In this world theory will continue to operate for each individual along our local and restricted horizons, as a partial object because this too is where “truth”, “meaning”, and the “real” are now to be found. Theory, as it always has, best serves each of us as a challenge to the real than as an advocate of any system. Still, models such as Wallerstein’s continue to be brilliant and seductive as it was when it informed my own Master’s and Ph. D. theses almost three decades ago.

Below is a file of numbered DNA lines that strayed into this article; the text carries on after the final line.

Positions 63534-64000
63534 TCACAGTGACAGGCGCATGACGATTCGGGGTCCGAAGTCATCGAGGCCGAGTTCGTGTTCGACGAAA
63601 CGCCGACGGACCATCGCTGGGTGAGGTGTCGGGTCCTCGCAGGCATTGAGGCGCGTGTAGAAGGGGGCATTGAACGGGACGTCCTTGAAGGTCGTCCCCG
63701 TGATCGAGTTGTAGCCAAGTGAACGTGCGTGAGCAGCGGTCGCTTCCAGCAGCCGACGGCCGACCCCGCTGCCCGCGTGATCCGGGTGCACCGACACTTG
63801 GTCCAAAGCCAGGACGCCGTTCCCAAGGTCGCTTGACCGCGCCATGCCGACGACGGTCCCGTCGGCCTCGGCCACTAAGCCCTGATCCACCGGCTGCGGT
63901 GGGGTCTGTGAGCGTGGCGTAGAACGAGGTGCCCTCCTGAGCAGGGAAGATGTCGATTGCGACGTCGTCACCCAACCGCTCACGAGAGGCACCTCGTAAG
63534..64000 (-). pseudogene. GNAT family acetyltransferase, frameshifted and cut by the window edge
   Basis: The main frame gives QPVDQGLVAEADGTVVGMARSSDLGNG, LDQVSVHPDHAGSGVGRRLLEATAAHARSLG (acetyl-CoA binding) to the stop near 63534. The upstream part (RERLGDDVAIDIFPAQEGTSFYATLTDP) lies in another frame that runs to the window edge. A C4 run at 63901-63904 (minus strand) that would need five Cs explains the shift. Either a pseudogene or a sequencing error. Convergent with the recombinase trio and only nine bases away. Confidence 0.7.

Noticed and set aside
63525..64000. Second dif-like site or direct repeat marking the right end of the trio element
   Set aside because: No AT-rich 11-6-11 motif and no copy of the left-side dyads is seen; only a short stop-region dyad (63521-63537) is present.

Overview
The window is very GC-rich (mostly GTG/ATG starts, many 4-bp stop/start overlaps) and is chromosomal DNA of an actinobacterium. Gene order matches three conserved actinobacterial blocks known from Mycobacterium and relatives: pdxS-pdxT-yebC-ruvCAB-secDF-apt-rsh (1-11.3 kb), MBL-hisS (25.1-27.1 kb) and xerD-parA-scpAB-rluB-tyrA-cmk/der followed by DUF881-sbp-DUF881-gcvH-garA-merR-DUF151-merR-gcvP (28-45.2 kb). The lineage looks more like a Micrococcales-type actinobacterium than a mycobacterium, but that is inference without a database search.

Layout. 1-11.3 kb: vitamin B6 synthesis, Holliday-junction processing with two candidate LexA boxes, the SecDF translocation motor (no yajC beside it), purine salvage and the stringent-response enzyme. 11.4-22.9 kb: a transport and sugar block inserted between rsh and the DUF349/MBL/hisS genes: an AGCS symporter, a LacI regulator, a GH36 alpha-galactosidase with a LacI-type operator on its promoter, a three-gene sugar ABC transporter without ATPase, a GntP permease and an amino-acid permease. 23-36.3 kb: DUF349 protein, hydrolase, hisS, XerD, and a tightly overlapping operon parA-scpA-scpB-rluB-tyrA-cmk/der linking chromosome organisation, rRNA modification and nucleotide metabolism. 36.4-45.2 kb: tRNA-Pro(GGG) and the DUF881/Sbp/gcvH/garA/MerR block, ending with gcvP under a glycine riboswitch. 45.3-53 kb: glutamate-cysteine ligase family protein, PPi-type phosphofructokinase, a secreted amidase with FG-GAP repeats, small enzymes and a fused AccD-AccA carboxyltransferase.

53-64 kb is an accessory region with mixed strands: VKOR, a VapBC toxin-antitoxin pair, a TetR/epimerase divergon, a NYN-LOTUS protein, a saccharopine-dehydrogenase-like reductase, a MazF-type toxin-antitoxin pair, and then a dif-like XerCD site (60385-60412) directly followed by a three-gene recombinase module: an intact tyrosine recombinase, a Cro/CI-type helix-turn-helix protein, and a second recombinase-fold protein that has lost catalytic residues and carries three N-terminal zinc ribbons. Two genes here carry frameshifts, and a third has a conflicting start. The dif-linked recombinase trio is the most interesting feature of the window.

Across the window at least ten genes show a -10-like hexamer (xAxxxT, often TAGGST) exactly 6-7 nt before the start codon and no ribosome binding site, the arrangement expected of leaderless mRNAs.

Reversion is the key concept he so dearly needed and continues to miss. Wallerstein has never understood that his own grand theory sits squarely inside of the theory of inevitable reversion. Reversibility works to undermine all systems so that, through the proper functioning of what is, its reversal is produced. All great empires fall, and within the very success of every system lay its undoing. In the strength and success of the digital network which computing requires to thrive – the computer virus also proliferates. The antibiotics devised to keep us healthy also allow viruses to grow strong and resistant to drug treatments.  We have known for a long time that inside the very networks any hegemon or system requires to thrive are the seeds that will grow into its undoing. Long before our world capitalist economy mighty powers rose and fell: “For those that were great long ago, the majority of them have become small, and those that are in my time great were small before… human happiness never remains long in the same place” (Herodotus, Book I, Section 5). Wallerstein, like many global analysts, did not seem to understand that it is the globe which resists globalization – as China will soon discover (as have the Dutch, British and the Americans in their turn): “…you must realize that there is a cycle of human experience: as it goes around it does not allow the same men always to succeed” (Herodotus, Book I, Section 207).